Developer of Russian Space Robot Dismisses ‘Absurd’ Claims His Creation Caused Fissure on ISS

In September 2019, a minor air leak was discovered on the ISS that intensified fivefold this year, forcing the crew to close the space station modules’ hatches twice. In October, the crew fixed a crack on the Zvezda module that could have been the source of the air leak.

Humanoid robot FEDOR, also known as Skybot F-850, could not have caused a crack on the International Space Station as the cosmonauts had rehearsed their interactions with the robot dozens of times at a training centre back on Earth, its developer, Android Technics head Evgeny Dudorov, told RIA.

According to Dudorov, during the training, the cosmonauts transported FEDOR through two transfer hatches whose width exceeds that of the robot.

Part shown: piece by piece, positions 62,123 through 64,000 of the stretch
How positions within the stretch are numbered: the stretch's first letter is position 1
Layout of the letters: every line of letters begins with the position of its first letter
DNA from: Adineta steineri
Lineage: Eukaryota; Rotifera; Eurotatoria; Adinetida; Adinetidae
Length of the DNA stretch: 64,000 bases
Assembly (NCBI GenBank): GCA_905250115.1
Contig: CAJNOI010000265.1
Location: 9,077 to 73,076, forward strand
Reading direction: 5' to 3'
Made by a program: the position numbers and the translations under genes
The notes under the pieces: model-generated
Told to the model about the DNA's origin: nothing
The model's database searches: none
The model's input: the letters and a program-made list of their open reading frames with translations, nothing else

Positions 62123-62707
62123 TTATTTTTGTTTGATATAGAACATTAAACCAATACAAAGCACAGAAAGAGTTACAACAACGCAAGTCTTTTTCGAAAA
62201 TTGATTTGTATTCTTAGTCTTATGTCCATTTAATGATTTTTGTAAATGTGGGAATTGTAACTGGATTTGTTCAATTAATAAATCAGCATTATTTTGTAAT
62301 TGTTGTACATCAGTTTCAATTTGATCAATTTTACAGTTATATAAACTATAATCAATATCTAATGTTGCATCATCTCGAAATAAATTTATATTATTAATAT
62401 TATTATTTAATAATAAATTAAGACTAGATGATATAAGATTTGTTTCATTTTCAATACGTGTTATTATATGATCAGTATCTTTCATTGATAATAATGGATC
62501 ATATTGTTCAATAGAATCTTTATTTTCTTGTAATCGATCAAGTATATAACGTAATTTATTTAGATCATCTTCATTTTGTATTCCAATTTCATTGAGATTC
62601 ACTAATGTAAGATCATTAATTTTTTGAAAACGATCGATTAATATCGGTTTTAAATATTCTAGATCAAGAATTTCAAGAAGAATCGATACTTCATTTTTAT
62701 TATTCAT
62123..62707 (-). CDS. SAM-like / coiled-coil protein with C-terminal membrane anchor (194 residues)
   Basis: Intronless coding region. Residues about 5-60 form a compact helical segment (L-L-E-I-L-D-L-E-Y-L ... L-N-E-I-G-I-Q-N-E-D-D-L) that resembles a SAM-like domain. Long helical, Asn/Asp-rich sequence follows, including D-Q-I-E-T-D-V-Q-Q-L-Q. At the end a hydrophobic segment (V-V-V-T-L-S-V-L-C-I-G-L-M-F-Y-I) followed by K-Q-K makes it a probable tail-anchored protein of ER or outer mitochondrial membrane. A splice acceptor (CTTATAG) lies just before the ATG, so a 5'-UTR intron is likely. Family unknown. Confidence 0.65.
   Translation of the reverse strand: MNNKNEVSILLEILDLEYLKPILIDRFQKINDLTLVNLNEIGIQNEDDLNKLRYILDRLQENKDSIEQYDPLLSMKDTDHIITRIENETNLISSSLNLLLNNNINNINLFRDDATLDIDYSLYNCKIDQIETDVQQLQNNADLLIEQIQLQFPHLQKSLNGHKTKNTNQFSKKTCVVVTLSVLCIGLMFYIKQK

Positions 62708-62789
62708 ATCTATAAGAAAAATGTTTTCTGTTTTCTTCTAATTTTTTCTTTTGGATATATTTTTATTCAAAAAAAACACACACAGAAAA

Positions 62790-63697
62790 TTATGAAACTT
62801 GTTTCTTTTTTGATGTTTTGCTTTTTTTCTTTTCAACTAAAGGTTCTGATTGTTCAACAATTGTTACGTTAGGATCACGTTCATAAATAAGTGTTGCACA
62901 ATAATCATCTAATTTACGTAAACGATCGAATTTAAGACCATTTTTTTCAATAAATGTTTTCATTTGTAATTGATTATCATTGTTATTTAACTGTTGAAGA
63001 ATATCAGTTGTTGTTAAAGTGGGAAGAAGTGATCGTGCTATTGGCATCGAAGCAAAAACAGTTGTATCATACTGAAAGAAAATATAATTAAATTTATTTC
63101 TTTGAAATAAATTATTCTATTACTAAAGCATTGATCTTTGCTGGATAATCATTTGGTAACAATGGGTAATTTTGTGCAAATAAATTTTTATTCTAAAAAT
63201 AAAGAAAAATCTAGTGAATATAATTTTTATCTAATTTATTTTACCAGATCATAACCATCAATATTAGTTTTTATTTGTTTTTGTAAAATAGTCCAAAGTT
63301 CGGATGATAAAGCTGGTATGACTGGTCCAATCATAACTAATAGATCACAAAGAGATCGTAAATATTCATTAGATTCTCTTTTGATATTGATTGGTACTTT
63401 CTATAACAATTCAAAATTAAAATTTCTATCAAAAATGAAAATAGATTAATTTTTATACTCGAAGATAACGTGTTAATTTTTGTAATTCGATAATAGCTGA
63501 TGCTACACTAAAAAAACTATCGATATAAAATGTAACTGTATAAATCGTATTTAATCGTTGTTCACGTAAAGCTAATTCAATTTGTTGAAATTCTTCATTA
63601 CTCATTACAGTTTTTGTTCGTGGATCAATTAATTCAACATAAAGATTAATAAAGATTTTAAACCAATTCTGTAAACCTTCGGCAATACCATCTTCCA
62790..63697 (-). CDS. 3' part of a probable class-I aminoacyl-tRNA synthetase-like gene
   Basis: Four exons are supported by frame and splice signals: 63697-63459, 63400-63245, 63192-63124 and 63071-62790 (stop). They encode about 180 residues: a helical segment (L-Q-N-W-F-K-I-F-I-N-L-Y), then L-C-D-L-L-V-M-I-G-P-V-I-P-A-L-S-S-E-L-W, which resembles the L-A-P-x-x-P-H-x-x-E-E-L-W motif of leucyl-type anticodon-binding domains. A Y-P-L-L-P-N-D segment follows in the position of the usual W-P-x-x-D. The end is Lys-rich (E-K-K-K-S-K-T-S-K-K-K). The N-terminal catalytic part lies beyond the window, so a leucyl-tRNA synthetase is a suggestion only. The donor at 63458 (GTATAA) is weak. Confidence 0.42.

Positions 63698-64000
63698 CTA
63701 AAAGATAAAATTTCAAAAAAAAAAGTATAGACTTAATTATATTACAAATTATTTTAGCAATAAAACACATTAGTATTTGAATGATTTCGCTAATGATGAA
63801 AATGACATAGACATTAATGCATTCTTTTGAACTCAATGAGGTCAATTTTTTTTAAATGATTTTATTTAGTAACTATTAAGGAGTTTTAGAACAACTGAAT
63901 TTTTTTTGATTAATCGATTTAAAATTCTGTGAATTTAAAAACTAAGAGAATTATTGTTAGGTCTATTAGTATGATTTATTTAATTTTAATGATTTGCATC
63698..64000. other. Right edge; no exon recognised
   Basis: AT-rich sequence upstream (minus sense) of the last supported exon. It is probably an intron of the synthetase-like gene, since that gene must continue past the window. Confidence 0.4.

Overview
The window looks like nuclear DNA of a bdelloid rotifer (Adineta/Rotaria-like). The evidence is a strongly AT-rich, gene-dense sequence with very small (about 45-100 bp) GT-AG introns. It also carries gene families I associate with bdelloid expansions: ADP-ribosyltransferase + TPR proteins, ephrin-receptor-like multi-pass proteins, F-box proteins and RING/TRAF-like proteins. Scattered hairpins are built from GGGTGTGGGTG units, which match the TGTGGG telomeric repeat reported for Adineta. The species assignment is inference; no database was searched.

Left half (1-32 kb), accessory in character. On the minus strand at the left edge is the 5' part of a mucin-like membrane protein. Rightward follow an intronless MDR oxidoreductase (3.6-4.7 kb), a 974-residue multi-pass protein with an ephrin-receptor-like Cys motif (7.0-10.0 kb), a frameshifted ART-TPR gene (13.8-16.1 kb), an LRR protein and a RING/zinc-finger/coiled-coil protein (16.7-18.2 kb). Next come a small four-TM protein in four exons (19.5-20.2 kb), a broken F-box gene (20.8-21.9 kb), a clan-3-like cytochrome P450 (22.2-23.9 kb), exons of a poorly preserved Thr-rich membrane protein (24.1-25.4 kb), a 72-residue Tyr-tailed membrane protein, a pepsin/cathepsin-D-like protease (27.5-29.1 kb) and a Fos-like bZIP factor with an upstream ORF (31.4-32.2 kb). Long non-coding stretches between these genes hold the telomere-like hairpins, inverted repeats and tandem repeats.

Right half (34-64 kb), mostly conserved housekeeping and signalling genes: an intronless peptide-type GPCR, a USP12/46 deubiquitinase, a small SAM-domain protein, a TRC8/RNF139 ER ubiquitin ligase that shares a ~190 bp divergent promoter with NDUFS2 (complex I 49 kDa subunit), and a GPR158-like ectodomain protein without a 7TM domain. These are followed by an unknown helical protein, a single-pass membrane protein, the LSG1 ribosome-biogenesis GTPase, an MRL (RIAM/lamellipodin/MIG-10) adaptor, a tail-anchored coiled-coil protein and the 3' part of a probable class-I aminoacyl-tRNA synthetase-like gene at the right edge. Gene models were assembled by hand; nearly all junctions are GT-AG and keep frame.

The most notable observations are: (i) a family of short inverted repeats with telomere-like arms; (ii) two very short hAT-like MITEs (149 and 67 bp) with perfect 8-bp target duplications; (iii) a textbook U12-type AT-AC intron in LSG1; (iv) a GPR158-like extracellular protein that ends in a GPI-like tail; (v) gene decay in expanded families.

“The robot’s maximum width is 550 millimetres, which means it can easily pass through all the hatches. We have repeatedly rehearsed this procedure in a Soyuz spaceship simulator”, he said, dismissing claims that the robot could not fit in as “absurd”.

A member of the Cosmonautics Federation of Russia, Alexander Khokhlov, earlier suggested that the fissure on the ISS could have appeared when FEDOR was being loaded into the Zvezda module.

The robot was dispatched to the International Space Station on 22 August 2019 for cosmonaut-controlled trials before returning back to Earth in September.

The Russian Zvezda module of the ISS has been experiencing an air leak since September 2019. In October of this year, cosmonauts detected and patched a crack that is believed to have been the source of the leak.

However, a new air leak has been reported in the module, which at present is not deemed critical.

 

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